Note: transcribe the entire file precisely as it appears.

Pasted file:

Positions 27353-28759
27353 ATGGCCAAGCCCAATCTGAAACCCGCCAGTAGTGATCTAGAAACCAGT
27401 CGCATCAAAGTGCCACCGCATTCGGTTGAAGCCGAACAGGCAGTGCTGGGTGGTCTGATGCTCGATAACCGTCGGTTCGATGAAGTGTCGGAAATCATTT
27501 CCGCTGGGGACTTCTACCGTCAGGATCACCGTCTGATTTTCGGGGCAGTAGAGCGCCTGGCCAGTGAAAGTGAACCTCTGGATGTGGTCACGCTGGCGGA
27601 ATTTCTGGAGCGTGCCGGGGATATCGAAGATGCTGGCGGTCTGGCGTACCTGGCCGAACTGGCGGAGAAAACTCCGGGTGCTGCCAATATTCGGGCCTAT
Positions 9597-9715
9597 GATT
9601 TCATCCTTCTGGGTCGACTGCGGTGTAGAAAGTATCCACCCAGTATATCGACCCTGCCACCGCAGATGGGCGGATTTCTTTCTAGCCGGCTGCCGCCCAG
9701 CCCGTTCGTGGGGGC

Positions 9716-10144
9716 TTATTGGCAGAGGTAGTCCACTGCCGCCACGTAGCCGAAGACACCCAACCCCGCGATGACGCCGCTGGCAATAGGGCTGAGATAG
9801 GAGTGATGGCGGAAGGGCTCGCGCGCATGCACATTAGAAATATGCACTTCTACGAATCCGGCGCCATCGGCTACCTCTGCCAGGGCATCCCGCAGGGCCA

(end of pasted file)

Positions 27353-28759
27353 ATGGCCAAGCCCAATCTGAAACCCGCCAGTAGTGATCTAGAAACCAGT
27401 CGCATCAAAGTGCCACCGCATTCGGTTGAAGCCGAACAGGCAGTGCTGGGTGGTCTGATGCTCGATAACCGTCGGTTCGATGAAGTGTCGGAAATCATTT
27501 CCGCTGGGGACTTCTACCGTCAGGATCACCGTCTGATTTTCGGGGCAGTAGAGCGCCTGGCCAGTGAAAGTGAACCTCTGGATGTGGTCACGCTGGCGGA
27601 ATTTCTGGAGCGTGCCGGGGATATCGAAGATGCTGGCGGTCTGGCGTACCTGGCCGAACTGGCGGAGAAAACTCCGGGTGCTGCCAATATTCGGGCCTAT
Positions 9597-9715
9597 GATT
9601 TCATCCTTCTGGGTCGACTGCGGTGTAGAAAGTATCCACCCAGTATATCGACCCTGCCACCGCAGATGGGCGGATTTCTTTCTAGCCGGCTGCCGCCCAG
9701 CCCGTTCGTGGGGGC

Positions 9716-10144
9716 TTATTGGCAGAGGTAGTCCACTGCCGCCACGTAGCCGAAGACACCCAACCCCGCGATGACGCCGCTGGCAATAGGGCTGAGATAG
9801 GAGTGATGGCGGAAGGGCTCGCGCGCATGCACATTAGAAATATGCACTTCTACGAATCCGGCGCCATCGGCTACCTCTGCCAGGGCATCCCGCAGGGCCA